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FDA Releases Draft Guidelines For Biosimilar Approval Pathway

Northeastern University Provides Input on Regulatory Standards

The FDA recently released draft guidelines for the Biosimilar Approval Pathway, which will accelerate the approval process for biosimilars—the generic versions of biopharmaceuticals. These guidelines will give drug companies who are producing these generic drugs the opportunity to enter the market rapidly.

Since 2009 Northeastern University has been working with the FDA and the biotechnology industry to give input on regulatory standards for approval of these next generation drugs.

Rather than just treating diseases such as cancer, biopharmaceuticals (though expensive) have the potential to cure these deadly conditions. The generic versions, biosimilars, may make these drugs available at lower price points.

These guidelines are designed to ensure the generic product is highly similar to the biopharmaceutical, and that there are no clinically meaningful differences between the two drugs.

Rituxan, manufactured by Genentech and Biogen Idec, is a biopharmaceutical used to treat certain types of Non-Hodgkin’s Lymphoma, Chronic Lymphocytic Leukemia and Rheumatoid Arthritis. The drug generates more than $6 billion is sales annually, and is expected to come of patent in 2015 here in the U.S. Currently, there are several biogeneic versions of this drug in clinical development. All drug developers looking to tap into Rituxan’s market will have to pass the biosimilar guidelines first.

The approval process for biosimilars is complicated because these drugs derive from living cells. This typically leads to a complex manufacturing process, high production costs and very stringent approval criteria.

With $50 billion worth of drug patents expected to expire in the next few years, officials have identified a need to shorten the approval method for biosimilars—putting them on the market faster, and creating more competitive, and eventually more affordable, versions of biopharmaceuticals. “There is enormous global interest in the biopharmaceutical sector and traditional pharmaceutical companies are increasing their presence and market share through investments, mergers and acquisitions of smaller biotechnology companies,” said Prof. Graham Jones, Chair of the Department of Chemistry and Chemical Biology at Northeastern University. “The innovative drugs in development, and generic versions thereof, now represents the fastest growing component of the drug industry.”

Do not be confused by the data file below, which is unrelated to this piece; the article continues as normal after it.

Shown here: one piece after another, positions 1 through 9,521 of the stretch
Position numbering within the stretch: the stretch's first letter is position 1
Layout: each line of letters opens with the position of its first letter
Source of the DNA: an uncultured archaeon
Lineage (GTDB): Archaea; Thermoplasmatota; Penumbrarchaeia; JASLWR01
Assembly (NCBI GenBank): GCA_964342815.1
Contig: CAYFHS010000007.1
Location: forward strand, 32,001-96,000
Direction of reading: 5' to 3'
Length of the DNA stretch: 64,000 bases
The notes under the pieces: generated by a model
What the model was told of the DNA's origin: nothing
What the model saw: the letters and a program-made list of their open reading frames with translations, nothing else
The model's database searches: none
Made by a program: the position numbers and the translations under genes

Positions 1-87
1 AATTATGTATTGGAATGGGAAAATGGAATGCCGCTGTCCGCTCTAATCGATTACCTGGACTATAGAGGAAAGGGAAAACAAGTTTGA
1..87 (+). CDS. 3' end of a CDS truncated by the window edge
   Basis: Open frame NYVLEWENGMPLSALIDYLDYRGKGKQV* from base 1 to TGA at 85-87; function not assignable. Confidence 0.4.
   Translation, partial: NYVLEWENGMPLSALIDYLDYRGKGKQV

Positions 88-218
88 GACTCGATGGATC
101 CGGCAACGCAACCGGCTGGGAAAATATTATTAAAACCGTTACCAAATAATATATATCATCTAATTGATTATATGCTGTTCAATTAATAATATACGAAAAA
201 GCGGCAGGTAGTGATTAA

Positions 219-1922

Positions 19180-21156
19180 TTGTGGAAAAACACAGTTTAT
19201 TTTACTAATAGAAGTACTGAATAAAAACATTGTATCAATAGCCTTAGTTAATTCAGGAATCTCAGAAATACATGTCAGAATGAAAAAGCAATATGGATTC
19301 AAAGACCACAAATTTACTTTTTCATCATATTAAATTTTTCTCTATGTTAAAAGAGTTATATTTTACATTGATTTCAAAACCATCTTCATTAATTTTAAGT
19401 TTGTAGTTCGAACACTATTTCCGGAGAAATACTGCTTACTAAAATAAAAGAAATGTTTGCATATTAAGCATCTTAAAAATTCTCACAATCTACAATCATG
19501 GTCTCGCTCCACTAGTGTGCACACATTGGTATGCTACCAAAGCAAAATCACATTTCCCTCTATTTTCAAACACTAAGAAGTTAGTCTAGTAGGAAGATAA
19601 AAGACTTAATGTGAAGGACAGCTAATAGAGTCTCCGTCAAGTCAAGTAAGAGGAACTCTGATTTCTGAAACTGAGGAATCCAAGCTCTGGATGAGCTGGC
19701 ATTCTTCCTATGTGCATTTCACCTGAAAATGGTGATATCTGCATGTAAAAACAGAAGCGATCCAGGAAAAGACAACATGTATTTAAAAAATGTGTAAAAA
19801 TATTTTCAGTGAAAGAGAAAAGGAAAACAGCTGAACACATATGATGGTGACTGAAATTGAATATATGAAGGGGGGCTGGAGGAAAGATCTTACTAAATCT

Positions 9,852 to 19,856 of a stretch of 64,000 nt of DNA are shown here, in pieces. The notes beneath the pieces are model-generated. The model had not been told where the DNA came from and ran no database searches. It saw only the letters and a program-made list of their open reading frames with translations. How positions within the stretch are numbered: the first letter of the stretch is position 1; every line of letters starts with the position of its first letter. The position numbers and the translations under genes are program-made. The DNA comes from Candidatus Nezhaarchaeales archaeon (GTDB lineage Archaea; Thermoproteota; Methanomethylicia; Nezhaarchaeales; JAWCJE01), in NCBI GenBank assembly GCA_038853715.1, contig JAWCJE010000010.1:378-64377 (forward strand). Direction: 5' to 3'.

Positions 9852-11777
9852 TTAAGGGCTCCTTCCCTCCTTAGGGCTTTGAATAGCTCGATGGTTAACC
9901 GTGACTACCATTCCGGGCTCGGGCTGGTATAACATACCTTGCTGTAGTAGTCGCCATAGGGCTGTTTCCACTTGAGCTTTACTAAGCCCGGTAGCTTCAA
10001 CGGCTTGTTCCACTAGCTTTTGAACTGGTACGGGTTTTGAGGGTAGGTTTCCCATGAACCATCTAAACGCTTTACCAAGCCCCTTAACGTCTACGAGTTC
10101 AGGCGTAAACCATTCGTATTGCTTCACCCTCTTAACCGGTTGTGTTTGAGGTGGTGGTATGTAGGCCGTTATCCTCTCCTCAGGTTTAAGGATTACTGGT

Jones and several other faculty members in the Barnett Institute and Department of Chemistry and Chemical Biology at Northeastern University have spent the past several years working with biotechnology companies to develop comprehensive and information rich approaches to characterize these new drugs. These methods include mass spectrometry and chromatography. “To compare a biosimilar with the innovator product, you must dive deep into the chemical structure of the biopharmaceutical, which is a fundamental strength of the Barnett Institute. Because of our expertise in this area, there will be many opportunities for us to play a significant role in the rapidly growing field of biosimilars,” said Dr. Barry Karger, director of the Barnett Institute.

Just recently, Northeastern faculty members visited the FDA campus to deliver training on biopharmaceutical analysis for members of their regulatory teams. “Our Barnett Institute researchers are world leaders in this field, and their work represents an exemplary model of use inspired research applied to the betterment of the healthcare industry,” said Jones.

Founded in 1898, Northeastern is a global, experiential, research university located in Boston. Northeastern is the recognized leader in experiential learning, anchored in the world’s largest and most innovative cooperative-education program. We integrate study with opportunities for professional work, research, and service in the United States and 82 other countries. The University’s use-inspired research enterprise is strategically aligned with three global imperatives: health, security, and sustainability. Northeastern offers a comprehensive range of undergraduate and graduate programs leading to degrees through the doctorate in eight colleges and the School of Law.

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